• I don't have any further questions as to the forum, just so your Honours know, if there are any questions now before I move on.

  • Sir, after this meeting in Kangama, what happened to you?

  • Well, Sam Bockarie - we drove back, by that I mean Sam Bockarie, Eddie Kanneh, Pa YB Rogers and - Sam Bockarie, Eddie Kanneh, Pa YB Rogers, Colonel Jungle, Colonel Sampson, we drove back to Buedu at General Sam Bockarie's headquarters and when we arrived there he asked somebody to prepare some food for me. He called on one man who was a nurse. He was a medical nurse. He asked the man to give me some treatment, some first aid treatment and some drugs, and he handed me over to Major Victor Kemoh. So, I was now there at the defence headquarters with them for some time.

  • At this point after the meeting with Johnny Paul Koroma in Kangama, were you free from the dungeon?

  • Yes, my Lord, I was treated and then I was now handed over to Colonel Victor Kemoh and I stayed with him in his house. He prepared me a room there and I was staying there until the time I got well.

  • In the previous answer it was Major Victor Kemoh and now in this next answer he is a colonel.

  • Sir, do you know one or more than one Victor Kemoh?

  • It is the same person, Major Victor Kemoh. I did not say colonel. I said major. He handed me over to him freely and he said I should go and stay with him now whilst I was undergoing treatment, because I had very serious typhoid fever.

  • Sir, what happened after you got well?

  • Well after I got well, General Sam Bockarie - like I have said, he was the chief of defence staff. He called on me one particular day and told me that I should feel free around. He spoke with me and promoted me to the rank of major and it was in black and white. It was written. It was typed and signed and he signed as the chief of defence staff. And he told me that they were faced with serious threats at Segbwema and that it will be nice that we go with him to Pendembu, we will be there and we will be there waiting and someone will come from Liberia who will come to help us to construct a ferry that we will be using at Manowa. That was after - that was three weeks after my arrival in there and, indeed, he himself went with us. All of us went to Pendembu and we waited there until somebody arrived from Liberia and that was the Liberian Mosquito. He was a Liberian SS. He came with 12 SS men. They were all well armed and we met in Pendembu, we organised ourselves in Pendembu and we went to Manowa where we constructed a ferry.

  • Can we just have some clarification on "three weeks after my arrival there", because I don't know if he is talking about his arrival in Buedu where he was treated for typhoid, or whether he is talking about later movements? It is just not clear.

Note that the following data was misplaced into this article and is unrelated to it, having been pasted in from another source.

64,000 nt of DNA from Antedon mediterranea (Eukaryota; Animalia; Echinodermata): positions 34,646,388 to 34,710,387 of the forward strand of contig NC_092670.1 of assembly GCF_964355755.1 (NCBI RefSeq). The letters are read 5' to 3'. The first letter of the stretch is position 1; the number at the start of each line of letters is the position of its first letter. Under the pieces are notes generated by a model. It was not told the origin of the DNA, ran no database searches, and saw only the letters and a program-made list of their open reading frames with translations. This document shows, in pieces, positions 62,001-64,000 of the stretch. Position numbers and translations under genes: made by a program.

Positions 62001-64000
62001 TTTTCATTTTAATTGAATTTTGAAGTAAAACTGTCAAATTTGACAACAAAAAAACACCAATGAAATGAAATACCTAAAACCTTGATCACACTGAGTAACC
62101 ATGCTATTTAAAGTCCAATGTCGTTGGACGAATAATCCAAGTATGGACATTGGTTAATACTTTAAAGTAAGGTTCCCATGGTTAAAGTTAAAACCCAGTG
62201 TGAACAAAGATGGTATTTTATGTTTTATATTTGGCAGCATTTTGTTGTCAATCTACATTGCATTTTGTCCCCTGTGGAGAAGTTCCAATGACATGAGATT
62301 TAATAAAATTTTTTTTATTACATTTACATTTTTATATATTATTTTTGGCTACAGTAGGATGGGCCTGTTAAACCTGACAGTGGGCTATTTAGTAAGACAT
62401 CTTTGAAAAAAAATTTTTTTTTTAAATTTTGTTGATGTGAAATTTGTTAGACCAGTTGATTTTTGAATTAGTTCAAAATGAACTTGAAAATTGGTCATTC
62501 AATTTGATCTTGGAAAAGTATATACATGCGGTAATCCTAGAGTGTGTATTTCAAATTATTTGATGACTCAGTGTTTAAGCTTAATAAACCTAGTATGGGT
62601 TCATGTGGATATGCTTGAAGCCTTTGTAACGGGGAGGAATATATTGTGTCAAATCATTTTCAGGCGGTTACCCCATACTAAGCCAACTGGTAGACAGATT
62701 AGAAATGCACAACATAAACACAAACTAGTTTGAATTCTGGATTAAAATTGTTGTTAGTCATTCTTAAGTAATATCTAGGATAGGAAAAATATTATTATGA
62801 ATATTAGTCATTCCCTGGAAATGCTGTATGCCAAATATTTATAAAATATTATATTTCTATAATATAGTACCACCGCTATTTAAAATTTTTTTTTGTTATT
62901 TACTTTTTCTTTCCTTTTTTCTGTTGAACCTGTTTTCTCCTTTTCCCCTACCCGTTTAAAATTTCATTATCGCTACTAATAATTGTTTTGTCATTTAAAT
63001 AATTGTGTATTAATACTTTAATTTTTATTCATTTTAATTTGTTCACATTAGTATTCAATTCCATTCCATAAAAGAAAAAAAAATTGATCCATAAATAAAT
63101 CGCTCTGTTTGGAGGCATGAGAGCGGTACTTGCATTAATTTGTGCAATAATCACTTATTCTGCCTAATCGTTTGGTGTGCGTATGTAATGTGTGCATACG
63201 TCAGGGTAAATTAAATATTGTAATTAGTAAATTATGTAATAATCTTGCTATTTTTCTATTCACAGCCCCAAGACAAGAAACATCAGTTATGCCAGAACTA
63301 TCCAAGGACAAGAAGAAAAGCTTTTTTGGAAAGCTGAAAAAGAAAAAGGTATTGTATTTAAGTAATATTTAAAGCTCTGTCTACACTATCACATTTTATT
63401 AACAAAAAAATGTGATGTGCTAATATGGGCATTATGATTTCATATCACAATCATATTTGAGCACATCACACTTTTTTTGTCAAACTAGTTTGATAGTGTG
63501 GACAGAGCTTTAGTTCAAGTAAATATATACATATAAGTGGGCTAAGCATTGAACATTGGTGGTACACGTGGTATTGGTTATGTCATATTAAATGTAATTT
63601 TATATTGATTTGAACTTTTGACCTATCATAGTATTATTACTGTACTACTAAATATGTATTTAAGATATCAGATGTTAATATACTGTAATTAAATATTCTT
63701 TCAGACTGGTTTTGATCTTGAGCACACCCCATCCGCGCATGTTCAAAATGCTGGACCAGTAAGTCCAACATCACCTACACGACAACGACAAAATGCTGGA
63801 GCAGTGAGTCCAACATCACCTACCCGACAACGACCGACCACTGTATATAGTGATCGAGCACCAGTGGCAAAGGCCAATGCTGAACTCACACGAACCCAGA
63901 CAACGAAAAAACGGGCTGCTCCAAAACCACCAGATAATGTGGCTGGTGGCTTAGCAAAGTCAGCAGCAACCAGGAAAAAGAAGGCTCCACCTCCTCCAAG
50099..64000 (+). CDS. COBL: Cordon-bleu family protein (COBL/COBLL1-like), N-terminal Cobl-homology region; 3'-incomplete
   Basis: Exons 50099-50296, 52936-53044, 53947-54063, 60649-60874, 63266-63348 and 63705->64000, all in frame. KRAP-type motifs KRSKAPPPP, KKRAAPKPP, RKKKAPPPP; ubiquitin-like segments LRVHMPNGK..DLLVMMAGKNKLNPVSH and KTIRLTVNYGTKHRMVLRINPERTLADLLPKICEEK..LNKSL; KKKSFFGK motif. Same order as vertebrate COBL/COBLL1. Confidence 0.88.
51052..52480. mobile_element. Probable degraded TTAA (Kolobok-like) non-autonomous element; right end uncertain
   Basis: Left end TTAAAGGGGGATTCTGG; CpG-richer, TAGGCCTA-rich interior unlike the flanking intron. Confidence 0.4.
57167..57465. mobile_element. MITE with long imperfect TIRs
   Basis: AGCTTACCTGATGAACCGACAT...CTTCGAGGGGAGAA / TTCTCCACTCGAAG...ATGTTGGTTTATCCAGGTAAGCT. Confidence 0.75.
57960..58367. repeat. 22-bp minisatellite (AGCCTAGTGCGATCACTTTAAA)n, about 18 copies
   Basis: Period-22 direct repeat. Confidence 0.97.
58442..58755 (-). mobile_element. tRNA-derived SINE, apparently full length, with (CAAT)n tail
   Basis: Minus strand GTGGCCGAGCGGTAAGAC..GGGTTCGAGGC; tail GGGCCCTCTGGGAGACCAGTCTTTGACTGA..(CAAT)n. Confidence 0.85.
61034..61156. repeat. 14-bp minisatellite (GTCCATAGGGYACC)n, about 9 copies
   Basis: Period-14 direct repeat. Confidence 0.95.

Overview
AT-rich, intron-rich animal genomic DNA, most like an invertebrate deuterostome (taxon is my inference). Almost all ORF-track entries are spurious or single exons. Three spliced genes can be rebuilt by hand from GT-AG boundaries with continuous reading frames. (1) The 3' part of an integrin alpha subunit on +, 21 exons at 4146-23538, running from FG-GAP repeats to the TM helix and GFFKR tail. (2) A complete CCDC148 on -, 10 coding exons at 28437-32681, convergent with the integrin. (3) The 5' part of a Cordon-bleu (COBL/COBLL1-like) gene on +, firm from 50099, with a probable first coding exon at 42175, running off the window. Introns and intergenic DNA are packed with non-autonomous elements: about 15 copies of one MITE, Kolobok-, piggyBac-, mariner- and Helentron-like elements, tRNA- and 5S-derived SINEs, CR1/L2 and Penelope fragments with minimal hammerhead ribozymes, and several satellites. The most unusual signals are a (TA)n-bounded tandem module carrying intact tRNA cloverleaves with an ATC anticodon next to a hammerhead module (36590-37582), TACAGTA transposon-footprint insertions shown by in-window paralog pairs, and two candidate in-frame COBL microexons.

• Sir, you told us about your trip to Buedu and when you heard the BBC broadcast about Foday Sankoh being released. How long after that approximately was it that you went to Pendembu with Sam Bockarie?

  • Well, the time I spent in Buedu up to the time I was removed from the dungeon and up to the time - all the times I spent at the headquarters it was totalled to three weeks, and the one that made it four weeks was the time we travelled with Sam Bockarie to Pendembu where we waited on Liberian Mosquito and he arrived with some men with a Toyota Hilux and we went to construct the ferry. That was the time.

  • Mr Interpreter, did you say it was totalled to three weeks, or did you say it was two to three weeks?

  • Totalled to three weeks, your Honours.

  • I see the LiveNote had "two to three" and the interpreter has indicated, thank you:

  • Mr Witness, where you actually saw Liberian Mosquito and the 12 men, was Liberian Mosquito in Sierra Leone or Liberia at that time?

  • He came. He came from Vahun and he met us in Pendembu and he also gave an idea.

  • The question is clear. Was this meeting - you saw him in Sierra Leone, or in Liberia? You have said Pendembu. Specify which country.

  • If I can just - also, your Honour, I did hear through my headphones the interpretation and I didn't hear the word "Liberia", so I am not sure the witness got it.

  • I see. In the circumstances put the question again, Mr Koumjian.

  • Thank you. Sir, where you saw Liberian Mosquito, at that time was Liberian Mosquito inside Liberia or inside Sierra Leone?

  • He came from Vahun and he came to Pendembu in Sierra Leone.

  • Thank you. And what happened there where you met Liberian Mosquito with his 12 men?

  • Well, they also came and helped us put ideas together and we constructed a local ferry - a local ferry. We constructed a local ferry, but the intention of constructing the ferry was for us to be able to cross the Panhard tanks - the two Panhard tanks - over. That was the intention why we decided to construct the ferry, but the first attempt that we made to move the Panhard tanks over the ferry was not possible because the Panhard tanks ended up going into the river, the Moa River, so it was not possible.